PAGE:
Amanda Harrinauth began writing poetry as a way to heal this world of discrimination, bullying and intolerance.
I also became dissatisfied with others with disabilities not being able to live their dream. I may be vision impaired and autistic but I have big dreams. I want to become a life coach because everyone should be able to chase a dream.
Amanda is a student at the Academy for Coaching Excellence in Sacramento. She thanks her coaches, Maria, Beth Ann, Josh, Jeremy, Allison, and Zo. They helped her find her voice. She no longer has to sit on the sidelines or wait to be rescued. She’s on the journey to become “a person that I have always wanted to be.”
I asked Amanda to share 3 of her poems along with her inspiration for writing them:
“My name is not”
My name is not slowpoke, so please don’t call me that.
My name is not bit, so please don’t call me that.
My name is not colored, so please don’t call me that.
My name is not crippled, so please don’t call me that.
My name is not midget, so please don’t call me that.
My name is not spaz, so please don’t call me that.
My name is not four eyes so please don’t call me that.
My name is not retard, so please don’t call me that.
I have these labels but they do not define me.
This is certainly not what my mom named me.
I feel shame when you call me out of my name.
My name is Amanda and I deserve to be called nothing less.
“This poem was written several years after I defended my senior thesis in which I spoke about the effects of using the “R”word. It’s amazing how the use of that word can make you feel devalued. I hear that word being used on a regular basis and it makes me just cringe. I believe that people need to be kinder to each other and realize when words like that are being used not only do you hurt feelings, but in some cases you can take away a person’s soul.”
Number dictate who I will be? The things I will accomplish?
67, is the number that autism assigned me. What does it mean? I believe it just a number. Can’t tell who I am. You can’t tell me how to love. You can’t stop me from making my plans or writing my name in the sand.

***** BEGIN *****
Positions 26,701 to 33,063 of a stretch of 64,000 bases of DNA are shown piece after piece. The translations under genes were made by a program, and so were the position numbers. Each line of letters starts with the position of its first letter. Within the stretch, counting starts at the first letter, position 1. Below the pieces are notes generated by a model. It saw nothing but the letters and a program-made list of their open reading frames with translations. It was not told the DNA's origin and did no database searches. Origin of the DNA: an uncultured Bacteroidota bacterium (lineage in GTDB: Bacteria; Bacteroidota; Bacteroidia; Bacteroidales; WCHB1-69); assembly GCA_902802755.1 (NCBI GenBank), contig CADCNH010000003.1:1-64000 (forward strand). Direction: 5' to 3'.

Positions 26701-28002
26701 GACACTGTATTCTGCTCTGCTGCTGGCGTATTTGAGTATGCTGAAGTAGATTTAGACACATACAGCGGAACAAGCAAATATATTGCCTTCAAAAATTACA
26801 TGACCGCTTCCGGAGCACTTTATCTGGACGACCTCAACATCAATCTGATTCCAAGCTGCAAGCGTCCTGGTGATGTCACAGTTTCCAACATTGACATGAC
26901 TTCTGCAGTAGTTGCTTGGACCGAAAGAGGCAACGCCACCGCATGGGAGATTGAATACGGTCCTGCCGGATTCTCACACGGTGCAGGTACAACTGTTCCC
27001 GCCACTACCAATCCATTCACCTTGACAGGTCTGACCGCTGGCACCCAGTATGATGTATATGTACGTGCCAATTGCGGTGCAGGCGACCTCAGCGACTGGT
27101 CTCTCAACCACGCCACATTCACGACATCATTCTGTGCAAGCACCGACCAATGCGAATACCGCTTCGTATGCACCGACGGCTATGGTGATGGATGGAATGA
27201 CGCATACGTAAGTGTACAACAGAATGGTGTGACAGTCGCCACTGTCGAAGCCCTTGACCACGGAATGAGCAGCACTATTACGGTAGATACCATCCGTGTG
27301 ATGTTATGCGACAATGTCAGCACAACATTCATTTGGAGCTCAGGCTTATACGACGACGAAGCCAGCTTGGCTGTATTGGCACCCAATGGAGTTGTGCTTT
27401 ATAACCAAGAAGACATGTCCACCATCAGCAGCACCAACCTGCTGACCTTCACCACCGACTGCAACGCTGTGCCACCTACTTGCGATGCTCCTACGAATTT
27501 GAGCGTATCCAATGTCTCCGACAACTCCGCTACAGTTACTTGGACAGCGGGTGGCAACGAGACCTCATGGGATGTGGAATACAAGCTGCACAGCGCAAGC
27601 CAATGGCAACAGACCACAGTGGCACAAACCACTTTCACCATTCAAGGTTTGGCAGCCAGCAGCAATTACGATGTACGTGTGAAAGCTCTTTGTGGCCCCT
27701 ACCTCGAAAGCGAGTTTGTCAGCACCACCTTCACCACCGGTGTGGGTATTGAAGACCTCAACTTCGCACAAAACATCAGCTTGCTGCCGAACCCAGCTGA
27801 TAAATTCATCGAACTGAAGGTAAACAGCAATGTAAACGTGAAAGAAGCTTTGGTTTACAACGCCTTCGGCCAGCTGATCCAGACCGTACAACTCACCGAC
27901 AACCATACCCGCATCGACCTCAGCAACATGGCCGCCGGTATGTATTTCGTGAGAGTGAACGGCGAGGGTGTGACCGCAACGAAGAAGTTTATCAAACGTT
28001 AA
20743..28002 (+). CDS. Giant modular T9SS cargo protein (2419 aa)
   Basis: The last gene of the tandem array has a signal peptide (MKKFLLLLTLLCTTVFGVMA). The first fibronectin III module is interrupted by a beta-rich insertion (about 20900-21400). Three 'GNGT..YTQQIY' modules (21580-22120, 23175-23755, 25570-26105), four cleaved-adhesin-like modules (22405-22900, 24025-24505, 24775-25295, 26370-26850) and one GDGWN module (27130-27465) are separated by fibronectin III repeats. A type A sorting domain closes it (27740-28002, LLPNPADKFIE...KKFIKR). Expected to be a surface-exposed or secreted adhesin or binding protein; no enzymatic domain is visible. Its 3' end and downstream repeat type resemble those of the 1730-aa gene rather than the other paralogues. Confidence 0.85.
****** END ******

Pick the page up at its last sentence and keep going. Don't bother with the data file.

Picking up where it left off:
67, is just a number, so I am told. Let’s release the negative stereotypes about what it holds.
67, Can you hear me stop talking back! I may not pass every test, but I’ll give it my best shot.
67, make it known. You can try all you want to make me cry. But I refuse to let this number define my life.
67, I’ll rise above with those around me who showed love and compassion for who I’ve always been. Way before a number claimed who I was supposed to be.
67, you may have challenged me intellectually, but that has nothing to do with who I am and who I will be.
“67 is another one of those poems that is really quite eye-opening. I talk about how 67 is just a number and I don’t really understand why we all have to be judged by a certain set of numbers. It has nothing to do with accomplishments or achievements or the type of person you’re going to be. I was inspired to write this poem right after being diagnosed with autism as a way to speak out and prove my point that there’s nothing wrong with me in spite of what the numbers say.”
Proud to be
I am proud to be unique.
I am proud to be beautiful.
I am proud to be kind.
I am proud to be intelligent.
I am proud to be creative.
I am proud to be funny.
I am proud to be honest.
I am proud to be clever.
I am proud to be autistic.
And oh yeah, I am proud to be…
“This has to be one of my favorite poems. it’s in a simple format that really looks like a grocery list. Typically, when people say that they are proud to be, they mention they’re proud to be intelligent, clever and so forth. In this piece I call out the fact that I’m proud to be disabled. You don’t hear that very often, so I just want to make it known that God made me a certain way for a reason. Therefore, I’m proud to be. This is not to say that it isn’t difficult but you can’t have a testimony without going through test.”
Find Amanda’s poetry on her:
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